A huge water spout has been spotted off the coast of southwest Italy.
The column of rotating air and water caused damage to freight containers in the port of Salerno, but there were no reports of injuries.
Footage and images of the spout were shared widely on social media, with locals remarking it was “very lucky indeed that there were no causalities”.
A waterspout – a vortex that forms from water descending from clouds before or during a storm at a time of high humidity – forms over a body of water, but quickly dissipates over land.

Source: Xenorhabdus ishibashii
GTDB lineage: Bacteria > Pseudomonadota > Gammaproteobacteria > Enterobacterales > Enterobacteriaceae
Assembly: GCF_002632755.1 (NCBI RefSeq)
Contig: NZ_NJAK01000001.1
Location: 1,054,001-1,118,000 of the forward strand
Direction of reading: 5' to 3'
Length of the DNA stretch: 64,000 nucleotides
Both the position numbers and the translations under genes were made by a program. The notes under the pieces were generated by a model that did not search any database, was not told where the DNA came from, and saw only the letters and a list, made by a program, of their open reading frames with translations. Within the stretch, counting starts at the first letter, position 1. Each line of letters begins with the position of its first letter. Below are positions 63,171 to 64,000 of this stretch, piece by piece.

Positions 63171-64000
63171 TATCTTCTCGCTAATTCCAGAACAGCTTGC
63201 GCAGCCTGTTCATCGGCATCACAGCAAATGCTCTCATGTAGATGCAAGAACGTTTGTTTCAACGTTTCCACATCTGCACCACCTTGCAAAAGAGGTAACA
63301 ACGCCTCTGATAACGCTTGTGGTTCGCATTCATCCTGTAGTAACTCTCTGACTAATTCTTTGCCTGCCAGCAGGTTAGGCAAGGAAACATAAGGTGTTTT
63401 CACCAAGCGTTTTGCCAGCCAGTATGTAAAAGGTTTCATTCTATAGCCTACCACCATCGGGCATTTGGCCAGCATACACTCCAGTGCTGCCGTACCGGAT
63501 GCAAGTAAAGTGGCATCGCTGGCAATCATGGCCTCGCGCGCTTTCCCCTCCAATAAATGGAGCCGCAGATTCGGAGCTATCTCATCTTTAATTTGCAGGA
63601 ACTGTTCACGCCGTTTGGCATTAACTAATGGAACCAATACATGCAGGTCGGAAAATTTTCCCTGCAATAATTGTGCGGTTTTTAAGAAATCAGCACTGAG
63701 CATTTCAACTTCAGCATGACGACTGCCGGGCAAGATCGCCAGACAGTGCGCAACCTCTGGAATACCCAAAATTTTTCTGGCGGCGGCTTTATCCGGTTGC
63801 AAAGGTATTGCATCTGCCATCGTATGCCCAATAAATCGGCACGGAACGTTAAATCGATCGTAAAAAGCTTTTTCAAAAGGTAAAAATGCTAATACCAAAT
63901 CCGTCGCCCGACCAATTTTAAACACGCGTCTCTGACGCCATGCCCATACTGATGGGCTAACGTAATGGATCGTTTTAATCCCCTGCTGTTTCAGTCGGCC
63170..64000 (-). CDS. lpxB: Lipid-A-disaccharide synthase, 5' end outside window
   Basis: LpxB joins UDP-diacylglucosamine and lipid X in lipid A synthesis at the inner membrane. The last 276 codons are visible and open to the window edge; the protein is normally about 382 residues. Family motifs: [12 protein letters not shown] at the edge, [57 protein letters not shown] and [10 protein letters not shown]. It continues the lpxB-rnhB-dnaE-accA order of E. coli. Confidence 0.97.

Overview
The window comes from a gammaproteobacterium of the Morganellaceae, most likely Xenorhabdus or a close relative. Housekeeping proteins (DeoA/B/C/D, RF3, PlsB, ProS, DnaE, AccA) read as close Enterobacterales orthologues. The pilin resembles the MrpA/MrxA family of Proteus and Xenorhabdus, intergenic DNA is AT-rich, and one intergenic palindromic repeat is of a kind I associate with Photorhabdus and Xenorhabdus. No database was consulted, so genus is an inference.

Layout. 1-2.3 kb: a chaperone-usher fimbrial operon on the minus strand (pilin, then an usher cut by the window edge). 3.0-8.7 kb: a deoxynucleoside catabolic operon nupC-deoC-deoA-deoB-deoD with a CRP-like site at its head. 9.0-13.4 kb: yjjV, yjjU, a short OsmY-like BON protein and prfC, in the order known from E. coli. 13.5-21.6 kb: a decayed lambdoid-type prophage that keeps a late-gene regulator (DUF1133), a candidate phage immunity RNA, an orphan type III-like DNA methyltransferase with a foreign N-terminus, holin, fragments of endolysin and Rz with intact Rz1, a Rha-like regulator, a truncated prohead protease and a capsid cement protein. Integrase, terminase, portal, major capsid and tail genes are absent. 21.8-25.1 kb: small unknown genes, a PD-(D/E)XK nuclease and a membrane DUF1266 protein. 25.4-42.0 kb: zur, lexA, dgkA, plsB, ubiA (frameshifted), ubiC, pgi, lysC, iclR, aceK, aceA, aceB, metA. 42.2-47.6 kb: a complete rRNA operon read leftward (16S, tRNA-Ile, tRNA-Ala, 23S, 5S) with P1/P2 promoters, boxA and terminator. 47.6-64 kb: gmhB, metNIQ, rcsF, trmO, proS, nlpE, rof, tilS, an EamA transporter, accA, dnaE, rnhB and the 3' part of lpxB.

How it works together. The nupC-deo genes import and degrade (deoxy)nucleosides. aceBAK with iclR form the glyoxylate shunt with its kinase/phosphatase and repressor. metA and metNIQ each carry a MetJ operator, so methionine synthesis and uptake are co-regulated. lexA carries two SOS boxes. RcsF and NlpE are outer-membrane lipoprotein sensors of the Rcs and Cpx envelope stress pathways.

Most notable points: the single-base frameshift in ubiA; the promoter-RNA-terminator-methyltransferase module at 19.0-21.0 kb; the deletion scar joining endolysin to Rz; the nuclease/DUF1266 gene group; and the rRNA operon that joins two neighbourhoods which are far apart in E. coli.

They are most common in tropical and subtropical waters, such as around the islands of Greece and off the east coast of Australia.
The average water spout is about 165 feet wide and has a wind speeds of 50 miles per hour, about the same as a weak tornado on land.
Join our new commenting forum
Join thought-provoking conversations, follow other Independent readers and see their replies